The population consisted of all the staff of Ministry of Finance. The sample size which is a subset of the population was determined by simple random sampling.  The researcher sampled to all the accounting and executive officers of the ministry which comprises of forty-two accounting cadre and eight executive cadres in the ministry of finance. A random sampling technique was used to ensure that each cadre of the population had an equal chance of being interviewed from the forty-two accounting cadre in the ministry of finance headquarters. Similarly, eight executive cadres were randomly selected from the fifty of the total number. Therefore sample consisted of forty-two accounting cadre and eight executive cadres.

3.4. Validity and Reliability of Measuring Instrument

In order to test the validation of the instrument of the study, the researcher recognized the need to pretest the questionnaire before actually administering them on the respondents. The rationale behind this work is to ascertain whether the questions were capable of eliciting the appropriate information or not.

3.5. Method of Data Analysis

The data were arranged in tables and the scores converted into simple percentages. The hypotheses were analyzed using Minitab software (Chi-Square) at 5% level of significance.

4. Analysis of the Information Based on Objectives

4.1. Presentation of Data

Table-1. Length of Service
This is question number 1 for the workers: How long have you worked with the organization?
Source: Question 1 of questionnaire

From the above table, 20 or 40% said they have work for 6 Months -2 years, 15 or 30% said is for 6-10 years while 5 or 10% said 11 years and above.

Table-2. Enjoyment
This is question number 2 for the workers. How do you enjoy your work?
Source: Question 2 of questionnaire

The table above shows that 50% found their work fascinating, 25% interesting, 15% uncertain while 10% said frustrating.

Table-3. Training Opportunity
This is question number 3 for the workers: have you received training since you were given this job.
Source: Question 3 of questionnaire

The above table indicates that 40 respondents or % said that they have received training while 10 respondent or 20% said they have not received any training.

Table-4. Type of Training
This is question number 4 for the workers: what type of training have you received?
Source: Question 4 of questionnaire

From the above table, shows that 45% respondents said on the job training, 32% respondents said seminars, 17% said lectures while 6% of the respondents said workshop training.

Table-5. Length of Training
This is question number 5 for the workers: How long did the training last?
Source: Question 5 of questionnaire

From the analysis 60% of the respondent said that their training 1 month 21% respondents said 2.5 months 14% said 6 months – 1 year while 5% said 2 years and above.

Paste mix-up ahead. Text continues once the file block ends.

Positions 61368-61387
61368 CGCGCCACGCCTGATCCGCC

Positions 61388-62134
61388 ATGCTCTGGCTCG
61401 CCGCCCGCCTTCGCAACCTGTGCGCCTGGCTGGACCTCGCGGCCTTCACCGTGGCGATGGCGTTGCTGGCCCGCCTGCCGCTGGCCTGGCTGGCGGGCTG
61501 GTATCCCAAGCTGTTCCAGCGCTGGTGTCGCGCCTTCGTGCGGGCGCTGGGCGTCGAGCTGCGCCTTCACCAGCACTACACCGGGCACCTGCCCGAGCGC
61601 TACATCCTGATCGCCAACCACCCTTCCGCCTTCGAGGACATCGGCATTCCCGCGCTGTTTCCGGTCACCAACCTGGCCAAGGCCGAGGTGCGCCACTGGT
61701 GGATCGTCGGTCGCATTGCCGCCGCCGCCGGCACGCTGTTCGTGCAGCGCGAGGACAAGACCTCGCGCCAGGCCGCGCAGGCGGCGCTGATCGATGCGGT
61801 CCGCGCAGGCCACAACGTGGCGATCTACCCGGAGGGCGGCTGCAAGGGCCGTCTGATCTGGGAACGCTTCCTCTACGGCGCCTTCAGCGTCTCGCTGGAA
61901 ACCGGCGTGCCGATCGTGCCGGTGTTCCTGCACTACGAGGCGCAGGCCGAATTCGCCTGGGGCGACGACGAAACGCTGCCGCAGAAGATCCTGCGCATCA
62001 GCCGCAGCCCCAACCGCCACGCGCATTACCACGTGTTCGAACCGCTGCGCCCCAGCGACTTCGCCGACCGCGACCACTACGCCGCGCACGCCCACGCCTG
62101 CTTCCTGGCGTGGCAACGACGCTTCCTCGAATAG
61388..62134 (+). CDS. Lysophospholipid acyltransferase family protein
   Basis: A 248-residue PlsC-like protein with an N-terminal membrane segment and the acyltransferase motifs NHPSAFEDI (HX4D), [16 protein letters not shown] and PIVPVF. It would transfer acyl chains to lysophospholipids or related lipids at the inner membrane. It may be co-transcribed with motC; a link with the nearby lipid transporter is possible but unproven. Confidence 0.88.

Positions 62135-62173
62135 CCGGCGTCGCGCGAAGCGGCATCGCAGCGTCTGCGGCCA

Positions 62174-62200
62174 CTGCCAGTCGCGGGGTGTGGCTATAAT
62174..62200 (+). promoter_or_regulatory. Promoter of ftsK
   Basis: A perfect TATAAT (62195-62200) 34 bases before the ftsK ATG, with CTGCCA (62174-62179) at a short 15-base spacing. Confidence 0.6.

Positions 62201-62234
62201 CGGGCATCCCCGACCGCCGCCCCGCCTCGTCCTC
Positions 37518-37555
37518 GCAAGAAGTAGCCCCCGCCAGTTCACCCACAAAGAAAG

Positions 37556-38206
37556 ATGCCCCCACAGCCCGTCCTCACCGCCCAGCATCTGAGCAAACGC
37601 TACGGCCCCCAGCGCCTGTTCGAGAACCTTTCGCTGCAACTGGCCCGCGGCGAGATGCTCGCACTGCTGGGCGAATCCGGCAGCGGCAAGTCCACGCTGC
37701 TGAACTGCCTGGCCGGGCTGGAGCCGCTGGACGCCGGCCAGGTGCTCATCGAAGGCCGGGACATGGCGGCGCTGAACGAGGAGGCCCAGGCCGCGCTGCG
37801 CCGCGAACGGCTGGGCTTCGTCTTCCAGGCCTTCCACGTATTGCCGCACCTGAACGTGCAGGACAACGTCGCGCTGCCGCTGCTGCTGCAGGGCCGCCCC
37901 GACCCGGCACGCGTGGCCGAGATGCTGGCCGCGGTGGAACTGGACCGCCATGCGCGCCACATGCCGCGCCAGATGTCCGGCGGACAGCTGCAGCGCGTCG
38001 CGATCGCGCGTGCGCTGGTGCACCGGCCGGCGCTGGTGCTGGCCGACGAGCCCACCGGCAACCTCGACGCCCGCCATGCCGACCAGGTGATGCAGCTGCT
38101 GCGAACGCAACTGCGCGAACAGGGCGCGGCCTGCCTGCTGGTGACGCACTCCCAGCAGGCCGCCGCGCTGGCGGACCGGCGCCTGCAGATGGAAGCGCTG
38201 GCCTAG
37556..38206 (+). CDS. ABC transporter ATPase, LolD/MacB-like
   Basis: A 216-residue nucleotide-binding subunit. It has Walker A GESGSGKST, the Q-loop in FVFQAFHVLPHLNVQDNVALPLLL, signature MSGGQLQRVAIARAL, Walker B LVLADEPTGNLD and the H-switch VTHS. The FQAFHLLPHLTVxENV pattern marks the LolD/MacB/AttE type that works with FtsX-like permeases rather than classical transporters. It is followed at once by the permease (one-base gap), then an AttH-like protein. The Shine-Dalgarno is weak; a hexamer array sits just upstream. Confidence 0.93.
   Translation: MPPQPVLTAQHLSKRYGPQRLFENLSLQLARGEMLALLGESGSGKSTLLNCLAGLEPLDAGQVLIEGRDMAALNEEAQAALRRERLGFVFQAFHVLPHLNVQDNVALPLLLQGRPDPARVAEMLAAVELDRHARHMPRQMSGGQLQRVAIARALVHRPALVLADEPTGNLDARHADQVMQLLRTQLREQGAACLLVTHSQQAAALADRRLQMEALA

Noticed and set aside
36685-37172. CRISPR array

Table-6. Job Performance
This is question number 6 for the workers. Do you think that the longer the training last, the more impact it will have on your performance?
Source: Question 6 of questionnaire

From the above table, 80% of respondents agreed that the longer the training last, the more impact it will have on their performance while 20% disagreed.

Table-7. Reason for Attraction to the Organization
This is question number 7 for the workers: what do you think that attracted you to the organization.
Source: Question 7 of questionnaire

The table above reveals that 40% respondents said salary/wage attracted them to the organization 30% respondents said training/employee development, 20% said no choice, while 10% respondent said fringe benefit.

Table-8. Training and Development
This is question number 8 for the workers. How often are employees trained and developed in your organization?.
Source: Question 8 of questionnaire

The above shows that 30 or 50% worker: Do you suggest that you need training and employee development when output seems to be dwindling?

Table-9. Favoritism
This is question number 9 for the workers: is there any favoritism in selecting those for training and developing and development in your organization?
Source: Question 9 of questionnaire

From the analysis, 64% of the respondents said yes indicating that there was favoritism while 36% said no.

Table-10. Training Outcome
This is question number 10 for the workers. Do training and development matter so much in your organization?
Source: Question 10 of questionnaire

The above shows 80% of the respondents agreed that training and development matter so much in their organization while 20% of them said no or disagreed.

Table-11. Productivity:
This is question number 11 for the workers. Do you think that productivity will increase after an employee has been trained?
Source: Question 11 of questionnaire

The table above reveals that 90% of the respondents agreed that productivity will increase after an employee has been trained while 10% disagree with this view.

Table-12. Growth
This is question number 12 for the workers: Do you agree that training and employee development will contribute to the achievement of the organizational objectives?
Source: Question 12 of questionnaire

In the above table 41 respondents representing 82% agreed that training and developing employee contribute to achieving the organizational objectives while 18% disagreed with the facts.

Table-13. Suggestion
This is question number 13 for the workers: Do you suggest that you need training and employee development when output seem to be dwindling?